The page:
Finally, if you do want to license your artwork then you have to get serious and go for it all the way. There are so many amazing artists out there, so I really don’t think there is a shortage of great artwork honestly. But like any kind of business, there are other aspects that make people want to work with you instead of the next guy or gal. Ultimately, it’s a professional business and relationship, so you need to treat it as such. There is a lot of competition and it takes time to build up your clientele.
If you do a bit of research, you’ll get a feel for if you want to investigate further or not in the realm of art licensing. If you do want to go for it, I would suggest a few resources that might help you out.
Art Licensing Show
I’m actively working on my journey in art licensing and slowly but surely, getting all my ducks in a row. One aspect is putting my artwork in a secure location for interested parties to review.
Art Directors and Buyers can review my private portfolio on ArtLicensingShow.com. The grand opening is today, so it felt appropriate to blog about this subject today – but it’s been in the works for a long time now. I signed up way back in May 2014! The website is a huge community of artists and it’s basically a digital tradeshow for those of us who can’t physically get to Surtex and other related professional events for art licensing.
One of the cool things about joining the digital tradeshow, besides getting online portfolio space, is the community of artists and groups that you can connect with. It really helps to be able to ask people questions and bounce off ideas in that private arena.
Art Licensing Info
Another resource for those interested in learning more about art licensing is the Art Licensing Academy by Tara Reed. It’s a four-week group coaching program and I have already taken it, learning loads regarding how to set up my portfolio and approach manufacturers. If you are serious, she basically takes you from start to finish. It all begins June 3, 2015. You can learn more and save your spot here.
If you aren’t sure or looking to just learn a bit more before diving in, check out all the eBooks Tara has on artlicensinginfo.com. You can learn the basics and see if art licensing is for you before investing more of your time and money.
I hope that I’ve shed some light on the subject of art licensing and the aspects you have to consider before jumping into it. As with any other business venture, it’s just one avenue for your creative success… but it’s not necessarily for everyone. But I do agree that it’s mega cool to see your artwork on products in the brick and mortar shops. Talk about a sense of satisfaction to see your work out in the world!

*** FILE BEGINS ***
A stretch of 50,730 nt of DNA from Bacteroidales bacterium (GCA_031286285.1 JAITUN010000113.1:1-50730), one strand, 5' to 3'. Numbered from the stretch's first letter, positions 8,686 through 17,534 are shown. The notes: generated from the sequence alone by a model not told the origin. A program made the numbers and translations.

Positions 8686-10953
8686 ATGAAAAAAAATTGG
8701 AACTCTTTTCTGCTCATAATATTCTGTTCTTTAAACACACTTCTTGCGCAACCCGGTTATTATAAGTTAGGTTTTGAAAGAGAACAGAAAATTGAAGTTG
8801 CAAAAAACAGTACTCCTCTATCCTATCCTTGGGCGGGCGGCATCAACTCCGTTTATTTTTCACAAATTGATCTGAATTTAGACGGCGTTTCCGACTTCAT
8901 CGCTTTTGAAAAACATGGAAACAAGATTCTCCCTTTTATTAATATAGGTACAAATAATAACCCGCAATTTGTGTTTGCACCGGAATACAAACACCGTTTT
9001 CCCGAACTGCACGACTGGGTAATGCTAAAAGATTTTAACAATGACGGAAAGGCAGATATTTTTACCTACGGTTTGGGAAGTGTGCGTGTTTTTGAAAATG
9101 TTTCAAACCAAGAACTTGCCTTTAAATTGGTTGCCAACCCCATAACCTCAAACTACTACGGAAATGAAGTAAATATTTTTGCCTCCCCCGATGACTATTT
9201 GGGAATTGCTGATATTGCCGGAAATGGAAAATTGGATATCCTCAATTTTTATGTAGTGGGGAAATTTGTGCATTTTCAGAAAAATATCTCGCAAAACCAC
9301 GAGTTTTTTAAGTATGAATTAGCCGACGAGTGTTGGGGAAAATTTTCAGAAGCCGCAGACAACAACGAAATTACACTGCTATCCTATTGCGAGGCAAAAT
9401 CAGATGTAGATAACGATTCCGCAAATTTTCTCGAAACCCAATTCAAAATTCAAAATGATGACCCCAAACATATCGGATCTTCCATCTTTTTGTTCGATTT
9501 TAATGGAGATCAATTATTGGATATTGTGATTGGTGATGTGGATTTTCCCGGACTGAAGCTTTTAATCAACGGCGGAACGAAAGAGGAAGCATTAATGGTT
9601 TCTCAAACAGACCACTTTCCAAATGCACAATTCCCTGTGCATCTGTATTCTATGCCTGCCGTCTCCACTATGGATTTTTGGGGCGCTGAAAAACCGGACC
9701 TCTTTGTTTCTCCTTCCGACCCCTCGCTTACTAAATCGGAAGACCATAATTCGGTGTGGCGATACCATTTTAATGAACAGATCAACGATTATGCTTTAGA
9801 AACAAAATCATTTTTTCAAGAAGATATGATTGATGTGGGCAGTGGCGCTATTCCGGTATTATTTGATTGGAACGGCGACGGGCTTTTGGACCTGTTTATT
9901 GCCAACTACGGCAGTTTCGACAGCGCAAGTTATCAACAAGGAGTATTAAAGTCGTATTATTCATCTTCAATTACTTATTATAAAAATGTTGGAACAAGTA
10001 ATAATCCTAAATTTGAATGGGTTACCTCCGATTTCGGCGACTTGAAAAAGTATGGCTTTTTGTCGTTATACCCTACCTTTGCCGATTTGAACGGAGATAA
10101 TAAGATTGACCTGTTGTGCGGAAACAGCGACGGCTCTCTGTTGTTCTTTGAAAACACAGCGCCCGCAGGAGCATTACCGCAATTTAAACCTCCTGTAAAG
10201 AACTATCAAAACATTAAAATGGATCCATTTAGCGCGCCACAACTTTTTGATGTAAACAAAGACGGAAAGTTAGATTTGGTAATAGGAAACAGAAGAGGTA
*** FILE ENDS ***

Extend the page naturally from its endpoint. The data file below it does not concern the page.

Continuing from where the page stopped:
Lately I’ve been trying to get back to the basics and spending my creative playtime exploring basic shapes and simple patterns… all in black and white. Putting black pen to paper is my go-to creative habit and that’s how all my ideas blossom.
I realize that there is nothing amazing about all these basic shapes. It’s all been done before and it’s not exactly “eureka!” in terms of illustration or amazing technical skill. However, I think we often overlook the beauty in simplicity and the importance of curation and balance.
I’m trying to strengthen my foundation these days and really curate. I have been known to fall into the trap of paralysis, wanting to create the most amazing-best-ever-all-time-perfect-never-been-done-before thing. Silly, right?
It tune with my word of the year – READY – I just have to go for it and do, rather than hesitate. In many ways, it has all been done before… but never by you and your hand. So that is the unique special part of creating with your own two hands. Don’t you think so?
A while back I designed this soft floral thank you card for my email newsletter subscribers, but totally forgot to post it here on the blog. Came across it while brushing up my digital files and wanted to share this lovely printable download with all of you.
Download Printable many thanks card PDF
I’m a huge fan of printable stationery and busily working away at my secret project that is very related *hint*hint* – so it’s all very timely. The amazing thing about digital downloads is the instant gratification and the fact that you can print as many copies as you need. Think of someone you should send a note of thanks to and give them some happy snail mail. Enjoy!